5. Got a few gifts for the gals in the office ... got me thinking about food (I let them pick the gift subject) ... thought I'd let you all have a snek peek ... and I'll throw in a few extras ... Funny how food has hardly changed at all ... or has it ???
  6. I mentioned this in Randomness a few days ago, but people should be aware of this. There is a massive recall of frozen vegetables ongoing in the US at the moment. Listeria contamination is suspected in frozen organic and regular vegetables processed by CRF Foods in Pasco, Washington. They supply vegetables and ingredients under a large number of brands to many retailers, including Trader Joe's, CostCo, Krogers, and Publix Supermarkets. The recall is not just vegetables, but dishes like stir fries, frozen entrees and salads made with those vegetables. Several lists of some of the products affected are here: http://www.fda.gov/Safety/Recalls/ucm499406.htm?source=govdelivery&utm_medium=email&utm_source=govdelivery http://www.fda.gov/Safety/Recalls/ucm499568.htm?source=govdelivery&utm_medium=email&utm_source=govdelivery http://www.fda.gov/Safety/Recalls/ucm499623.htm?source=govdelivery&utm_medium=email&utm_source=govdelivery http://www.fda.gov/Safety/Recalls/ucm499858.htm?source=govdelivery&utm_medium=email&utm_source=govdelivery http://www.fda.gov/Safety/Recalls/ucm499852.htm?source=govdelivery&utm_medium=email&utm_source=govdelivery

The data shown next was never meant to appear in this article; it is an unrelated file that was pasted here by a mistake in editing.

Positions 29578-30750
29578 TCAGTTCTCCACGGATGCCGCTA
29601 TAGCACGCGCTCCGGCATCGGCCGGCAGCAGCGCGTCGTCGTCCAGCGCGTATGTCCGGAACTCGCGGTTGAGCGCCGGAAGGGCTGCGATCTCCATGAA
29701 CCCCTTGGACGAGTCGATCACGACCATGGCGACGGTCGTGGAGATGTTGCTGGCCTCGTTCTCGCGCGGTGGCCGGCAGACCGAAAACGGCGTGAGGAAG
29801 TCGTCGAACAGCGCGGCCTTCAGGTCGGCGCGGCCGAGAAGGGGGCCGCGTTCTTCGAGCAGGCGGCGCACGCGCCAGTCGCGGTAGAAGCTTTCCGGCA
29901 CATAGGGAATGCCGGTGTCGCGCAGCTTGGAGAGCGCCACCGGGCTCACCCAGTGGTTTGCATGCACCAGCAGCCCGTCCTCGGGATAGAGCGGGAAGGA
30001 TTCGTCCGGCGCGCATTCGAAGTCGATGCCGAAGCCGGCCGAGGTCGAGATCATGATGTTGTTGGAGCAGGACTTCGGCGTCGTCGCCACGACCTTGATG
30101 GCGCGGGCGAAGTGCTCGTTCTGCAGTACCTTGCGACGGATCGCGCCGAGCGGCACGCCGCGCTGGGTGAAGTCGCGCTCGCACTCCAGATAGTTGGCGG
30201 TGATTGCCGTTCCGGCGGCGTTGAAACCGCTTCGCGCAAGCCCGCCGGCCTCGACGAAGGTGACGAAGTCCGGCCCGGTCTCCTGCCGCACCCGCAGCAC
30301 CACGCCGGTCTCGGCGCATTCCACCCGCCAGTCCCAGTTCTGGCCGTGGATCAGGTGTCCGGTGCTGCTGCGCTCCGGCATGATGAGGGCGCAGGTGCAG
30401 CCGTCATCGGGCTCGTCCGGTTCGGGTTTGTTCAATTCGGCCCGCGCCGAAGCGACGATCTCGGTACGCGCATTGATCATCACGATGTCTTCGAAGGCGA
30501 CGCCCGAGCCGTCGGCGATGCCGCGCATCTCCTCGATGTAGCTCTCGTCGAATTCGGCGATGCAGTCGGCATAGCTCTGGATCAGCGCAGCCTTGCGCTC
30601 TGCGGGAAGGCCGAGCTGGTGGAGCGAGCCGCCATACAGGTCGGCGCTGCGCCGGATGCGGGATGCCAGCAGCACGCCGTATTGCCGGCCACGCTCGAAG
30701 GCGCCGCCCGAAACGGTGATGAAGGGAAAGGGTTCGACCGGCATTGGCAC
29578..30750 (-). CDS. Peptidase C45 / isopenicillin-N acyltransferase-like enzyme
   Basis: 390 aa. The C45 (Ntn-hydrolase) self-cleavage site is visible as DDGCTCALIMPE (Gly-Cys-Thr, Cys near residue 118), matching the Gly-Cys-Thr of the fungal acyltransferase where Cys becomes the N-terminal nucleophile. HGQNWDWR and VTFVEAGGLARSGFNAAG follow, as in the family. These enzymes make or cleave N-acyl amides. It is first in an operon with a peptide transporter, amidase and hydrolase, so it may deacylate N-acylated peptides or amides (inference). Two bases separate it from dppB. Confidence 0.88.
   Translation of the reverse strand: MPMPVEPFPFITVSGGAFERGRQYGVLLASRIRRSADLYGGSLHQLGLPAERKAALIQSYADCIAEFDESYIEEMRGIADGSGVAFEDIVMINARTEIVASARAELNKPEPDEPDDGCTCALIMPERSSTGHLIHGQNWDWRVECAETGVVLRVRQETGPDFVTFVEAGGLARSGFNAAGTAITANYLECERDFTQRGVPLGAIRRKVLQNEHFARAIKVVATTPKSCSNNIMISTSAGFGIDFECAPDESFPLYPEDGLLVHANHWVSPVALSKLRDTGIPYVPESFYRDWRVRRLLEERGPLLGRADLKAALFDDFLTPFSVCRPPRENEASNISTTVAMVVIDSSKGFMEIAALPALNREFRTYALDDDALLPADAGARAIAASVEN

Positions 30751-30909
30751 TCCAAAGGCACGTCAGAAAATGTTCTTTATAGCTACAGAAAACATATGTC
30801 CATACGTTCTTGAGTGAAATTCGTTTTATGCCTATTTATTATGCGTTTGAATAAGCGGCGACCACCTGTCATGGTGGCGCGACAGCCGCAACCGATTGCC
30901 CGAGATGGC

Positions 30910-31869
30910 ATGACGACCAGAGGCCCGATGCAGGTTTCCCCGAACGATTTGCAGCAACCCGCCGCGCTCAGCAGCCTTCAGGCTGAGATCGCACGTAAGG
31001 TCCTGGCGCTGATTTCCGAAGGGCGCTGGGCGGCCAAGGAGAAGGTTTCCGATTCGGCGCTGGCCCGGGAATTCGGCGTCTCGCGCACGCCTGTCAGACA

7. http://www.hodderscape.co.uk/11-majestic-handmade-dune-sandworms/ I just noticed the second one is actually a worm sign. Augh.
  8. http://makezine.com/2015/12/04/make-this-awesome-dune-inspired-sandworm-bread/ "It's Shai Hullicious!" (No, seriously, that's a quote from the page.)